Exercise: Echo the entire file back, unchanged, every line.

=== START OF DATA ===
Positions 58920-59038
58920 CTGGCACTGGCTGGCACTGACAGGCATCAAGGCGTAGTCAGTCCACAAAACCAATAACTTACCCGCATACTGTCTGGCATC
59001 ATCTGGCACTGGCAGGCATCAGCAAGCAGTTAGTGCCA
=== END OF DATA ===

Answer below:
Positions 58920-59038
58920 CTGGCACTGGCTGGCACTGACAGGCATCAAGGCGTAGTCAGTCCACAAAACCAATAACTTACCCGCATACTGTCTGGCATC
59001 ATCTGGCACTGGCAGGCATCAGCAAGCAGTTAGTGCCA